A vasectomy is a procedure during which the vas deferens, which transport sperm from the mans scrotum to the penis, are cut. A vasectomy is a relatively minor intervention which, if performed correctly, renders the man infertile. For many couples, it represents the easiest way to achieve permanent birth control. What are the pros and cons of a vasectomy, as a form of permanent birth control?
Benefits of a vasectomy
- If a couple has thoroughly explored their feelings and decided that they do not want any more children, now or in the future, a vasectomy is one of the least invasive procedures to achieve permanent birth control. It is quicker and less invasive than a tubal ligation, which some call its female equivalent. The procedure can be carried out under local anesthesia.
- Once confirmed by semen analysis, a vasectomy is an extremely effective way to ensure pregnancy prevention.
- The cost of a vasectomy is minimal compared to a tubal ligation.
And the cons?
- Reversals can be carried out, but they are not always effective and tend to be very expensive. This procedure should only ever be carried out if a man is very sure he wants to be sterile no more children with his current, or any future partners.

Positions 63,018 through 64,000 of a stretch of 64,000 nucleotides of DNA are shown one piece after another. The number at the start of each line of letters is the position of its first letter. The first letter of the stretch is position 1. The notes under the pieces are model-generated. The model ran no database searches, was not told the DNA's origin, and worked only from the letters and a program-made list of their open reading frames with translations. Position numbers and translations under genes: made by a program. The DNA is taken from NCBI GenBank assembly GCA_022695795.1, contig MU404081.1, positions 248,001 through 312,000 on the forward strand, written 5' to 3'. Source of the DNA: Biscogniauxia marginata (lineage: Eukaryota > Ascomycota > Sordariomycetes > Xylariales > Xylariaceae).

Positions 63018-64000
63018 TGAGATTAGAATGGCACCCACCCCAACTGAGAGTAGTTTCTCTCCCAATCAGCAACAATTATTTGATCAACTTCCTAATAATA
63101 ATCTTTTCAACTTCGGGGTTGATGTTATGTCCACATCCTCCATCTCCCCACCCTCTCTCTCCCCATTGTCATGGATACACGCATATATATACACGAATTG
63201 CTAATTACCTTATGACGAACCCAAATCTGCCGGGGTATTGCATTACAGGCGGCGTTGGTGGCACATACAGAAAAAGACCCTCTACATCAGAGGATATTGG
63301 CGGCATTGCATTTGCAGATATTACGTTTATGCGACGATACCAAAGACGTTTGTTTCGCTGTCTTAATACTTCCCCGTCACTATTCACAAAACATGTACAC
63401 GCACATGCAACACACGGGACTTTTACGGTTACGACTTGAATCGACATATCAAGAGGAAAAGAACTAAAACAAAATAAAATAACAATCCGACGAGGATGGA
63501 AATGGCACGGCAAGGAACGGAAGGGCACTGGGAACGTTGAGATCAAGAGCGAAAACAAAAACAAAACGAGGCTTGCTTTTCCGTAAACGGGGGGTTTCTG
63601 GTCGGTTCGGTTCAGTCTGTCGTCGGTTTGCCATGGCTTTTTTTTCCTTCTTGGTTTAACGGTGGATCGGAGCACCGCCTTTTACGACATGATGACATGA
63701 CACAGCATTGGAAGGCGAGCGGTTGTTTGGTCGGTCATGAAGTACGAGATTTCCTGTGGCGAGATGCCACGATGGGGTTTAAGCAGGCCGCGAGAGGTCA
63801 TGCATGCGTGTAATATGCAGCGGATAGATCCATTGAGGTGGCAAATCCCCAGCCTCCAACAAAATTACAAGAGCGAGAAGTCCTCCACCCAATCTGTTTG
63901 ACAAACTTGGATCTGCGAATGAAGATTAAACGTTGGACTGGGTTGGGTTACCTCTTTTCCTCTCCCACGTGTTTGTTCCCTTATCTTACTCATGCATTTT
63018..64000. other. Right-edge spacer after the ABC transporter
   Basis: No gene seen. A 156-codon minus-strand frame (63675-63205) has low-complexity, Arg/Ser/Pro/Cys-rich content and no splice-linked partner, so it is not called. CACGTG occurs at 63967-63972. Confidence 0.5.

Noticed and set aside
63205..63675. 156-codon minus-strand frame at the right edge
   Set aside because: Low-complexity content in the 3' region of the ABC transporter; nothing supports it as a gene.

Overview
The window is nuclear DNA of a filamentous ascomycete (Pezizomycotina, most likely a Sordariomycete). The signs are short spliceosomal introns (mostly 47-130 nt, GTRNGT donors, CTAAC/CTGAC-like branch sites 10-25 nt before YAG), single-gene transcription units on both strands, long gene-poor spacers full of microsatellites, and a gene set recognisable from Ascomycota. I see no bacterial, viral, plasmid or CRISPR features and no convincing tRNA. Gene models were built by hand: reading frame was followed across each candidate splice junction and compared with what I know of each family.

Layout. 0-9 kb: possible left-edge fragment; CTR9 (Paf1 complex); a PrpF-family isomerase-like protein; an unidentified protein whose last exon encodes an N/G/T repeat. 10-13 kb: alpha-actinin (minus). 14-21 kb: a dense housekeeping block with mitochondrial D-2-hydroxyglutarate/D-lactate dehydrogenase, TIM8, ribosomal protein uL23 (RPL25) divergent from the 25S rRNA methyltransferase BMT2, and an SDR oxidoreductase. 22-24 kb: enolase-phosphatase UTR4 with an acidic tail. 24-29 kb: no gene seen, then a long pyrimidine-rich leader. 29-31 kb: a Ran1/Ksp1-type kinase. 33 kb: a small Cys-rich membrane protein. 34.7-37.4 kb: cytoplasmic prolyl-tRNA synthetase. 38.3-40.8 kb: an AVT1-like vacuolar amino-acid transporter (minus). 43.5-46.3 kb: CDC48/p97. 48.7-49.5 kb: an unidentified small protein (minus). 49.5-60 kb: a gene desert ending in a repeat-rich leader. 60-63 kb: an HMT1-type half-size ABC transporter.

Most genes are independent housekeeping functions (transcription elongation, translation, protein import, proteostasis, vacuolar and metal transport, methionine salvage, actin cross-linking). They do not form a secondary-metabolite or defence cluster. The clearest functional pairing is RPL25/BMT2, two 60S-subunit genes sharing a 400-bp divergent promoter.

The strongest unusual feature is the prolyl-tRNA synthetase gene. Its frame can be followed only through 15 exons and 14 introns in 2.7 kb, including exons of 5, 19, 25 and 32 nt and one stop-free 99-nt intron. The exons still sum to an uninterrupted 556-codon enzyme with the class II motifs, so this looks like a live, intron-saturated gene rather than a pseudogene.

- After a vasectomy, a swelling of the scrotum can occur. In some men, vasectomies lead to long term genital pain. Though this is rare, you might want to take this into account during the decision-making process. For some men, post-vasectomy pain syndrome (PVPS) leads to continuous discomfort. Others only experience pain at certain times, like during intercourse, or after strenuous physical activity.
- Some men experience loss of libido after a vasectomy. Estimates, percentage wise, vary from six percent to 20 percent of all men who underwent the procedure.